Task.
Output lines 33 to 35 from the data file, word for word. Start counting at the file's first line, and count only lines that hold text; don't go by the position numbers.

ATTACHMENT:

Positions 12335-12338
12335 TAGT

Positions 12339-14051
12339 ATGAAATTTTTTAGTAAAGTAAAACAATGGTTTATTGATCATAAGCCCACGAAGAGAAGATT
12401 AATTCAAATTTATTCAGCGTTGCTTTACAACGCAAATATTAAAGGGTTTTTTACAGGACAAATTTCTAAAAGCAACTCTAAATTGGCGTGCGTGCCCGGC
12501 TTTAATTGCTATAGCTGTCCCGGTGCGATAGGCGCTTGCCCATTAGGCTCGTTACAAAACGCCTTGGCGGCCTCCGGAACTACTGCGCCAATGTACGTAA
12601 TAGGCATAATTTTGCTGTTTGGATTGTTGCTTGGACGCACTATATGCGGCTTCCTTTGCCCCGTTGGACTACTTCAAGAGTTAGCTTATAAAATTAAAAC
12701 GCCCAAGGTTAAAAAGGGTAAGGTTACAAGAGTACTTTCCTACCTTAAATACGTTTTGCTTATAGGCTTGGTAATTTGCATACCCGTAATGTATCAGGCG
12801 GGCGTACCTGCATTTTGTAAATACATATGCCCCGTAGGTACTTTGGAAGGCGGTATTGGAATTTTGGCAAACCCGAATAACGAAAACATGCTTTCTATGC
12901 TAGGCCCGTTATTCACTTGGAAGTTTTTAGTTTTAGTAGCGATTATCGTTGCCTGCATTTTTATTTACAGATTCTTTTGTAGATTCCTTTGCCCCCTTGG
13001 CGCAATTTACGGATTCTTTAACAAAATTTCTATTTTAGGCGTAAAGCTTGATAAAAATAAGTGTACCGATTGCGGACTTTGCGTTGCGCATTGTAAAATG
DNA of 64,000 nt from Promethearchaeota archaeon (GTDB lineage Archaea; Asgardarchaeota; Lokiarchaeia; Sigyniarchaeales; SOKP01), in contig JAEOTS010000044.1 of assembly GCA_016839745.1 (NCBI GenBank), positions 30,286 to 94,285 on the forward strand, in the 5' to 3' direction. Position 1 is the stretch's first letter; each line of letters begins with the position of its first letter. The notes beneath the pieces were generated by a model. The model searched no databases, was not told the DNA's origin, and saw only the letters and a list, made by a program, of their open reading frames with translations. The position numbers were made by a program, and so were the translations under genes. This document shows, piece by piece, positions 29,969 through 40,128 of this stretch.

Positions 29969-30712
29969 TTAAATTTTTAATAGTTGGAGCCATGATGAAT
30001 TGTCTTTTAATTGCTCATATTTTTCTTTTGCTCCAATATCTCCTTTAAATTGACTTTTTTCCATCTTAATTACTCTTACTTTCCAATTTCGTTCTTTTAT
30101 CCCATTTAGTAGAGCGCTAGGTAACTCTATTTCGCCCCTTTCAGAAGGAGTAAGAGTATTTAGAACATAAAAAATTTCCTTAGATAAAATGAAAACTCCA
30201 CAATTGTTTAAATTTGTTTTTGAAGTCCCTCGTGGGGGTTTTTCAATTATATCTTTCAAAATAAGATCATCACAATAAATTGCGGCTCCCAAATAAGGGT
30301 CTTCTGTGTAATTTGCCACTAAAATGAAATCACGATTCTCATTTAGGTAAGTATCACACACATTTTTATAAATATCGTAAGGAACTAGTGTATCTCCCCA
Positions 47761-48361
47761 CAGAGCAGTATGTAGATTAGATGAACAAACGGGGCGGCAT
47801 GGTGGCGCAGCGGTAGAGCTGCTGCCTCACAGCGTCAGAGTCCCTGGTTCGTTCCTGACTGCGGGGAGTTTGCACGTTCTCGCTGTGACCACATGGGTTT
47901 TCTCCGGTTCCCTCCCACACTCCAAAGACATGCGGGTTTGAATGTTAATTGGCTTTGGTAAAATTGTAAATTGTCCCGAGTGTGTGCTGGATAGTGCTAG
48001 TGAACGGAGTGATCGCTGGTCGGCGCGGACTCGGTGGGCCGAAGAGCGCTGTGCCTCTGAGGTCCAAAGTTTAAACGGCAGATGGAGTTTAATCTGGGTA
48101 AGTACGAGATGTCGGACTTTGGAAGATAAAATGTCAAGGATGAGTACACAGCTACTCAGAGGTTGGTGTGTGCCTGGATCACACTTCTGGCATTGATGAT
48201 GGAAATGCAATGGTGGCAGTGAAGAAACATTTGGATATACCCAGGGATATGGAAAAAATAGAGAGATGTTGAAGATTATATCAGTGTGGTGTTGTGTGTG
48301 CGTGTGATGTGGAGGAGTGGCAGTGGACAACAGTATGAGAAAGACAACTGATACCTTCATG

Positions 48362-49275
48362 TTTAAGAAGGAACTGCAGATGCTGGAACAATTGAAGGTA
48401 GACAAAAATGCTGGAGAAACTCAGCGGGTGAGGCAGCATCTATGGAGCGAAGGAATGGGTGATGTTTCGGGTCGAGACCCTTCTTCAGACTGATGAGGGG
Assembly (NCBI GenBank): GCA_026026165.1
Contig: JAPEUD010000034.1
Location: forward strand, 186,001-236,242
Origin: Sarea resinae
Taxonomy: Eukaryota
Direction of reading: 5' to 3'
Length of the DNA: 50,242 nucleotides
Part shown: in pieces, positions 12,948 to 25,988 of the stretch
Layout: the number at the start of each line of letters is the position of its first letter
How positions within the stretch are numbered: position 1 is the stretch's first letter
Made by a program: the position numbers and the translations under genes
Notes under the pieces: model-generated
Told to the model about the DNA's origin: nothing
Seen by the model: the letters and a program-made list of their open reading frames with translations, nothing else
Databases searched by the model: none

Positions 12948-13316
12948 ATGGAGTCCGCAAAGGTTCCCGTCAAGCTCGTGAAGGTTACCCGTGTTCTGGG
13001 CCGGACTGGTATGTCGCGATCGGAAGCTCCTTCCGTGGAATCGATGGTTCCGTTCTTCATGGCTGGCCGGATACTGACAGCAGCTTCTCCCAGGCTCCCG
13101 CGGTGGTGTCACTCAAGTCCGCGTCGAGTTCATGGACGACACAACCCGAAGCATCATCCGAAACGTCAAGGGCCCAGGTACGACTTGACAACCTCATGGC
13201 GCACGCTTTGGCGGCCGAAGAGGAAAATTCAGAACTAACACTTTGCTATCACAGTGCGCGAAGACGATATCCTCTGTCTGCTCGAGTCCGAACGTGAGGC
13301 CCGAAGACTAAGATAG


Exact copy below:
Origin: Sarea resinae
Taxonomy: Eukaryota
Direction of reading: 5' to 3'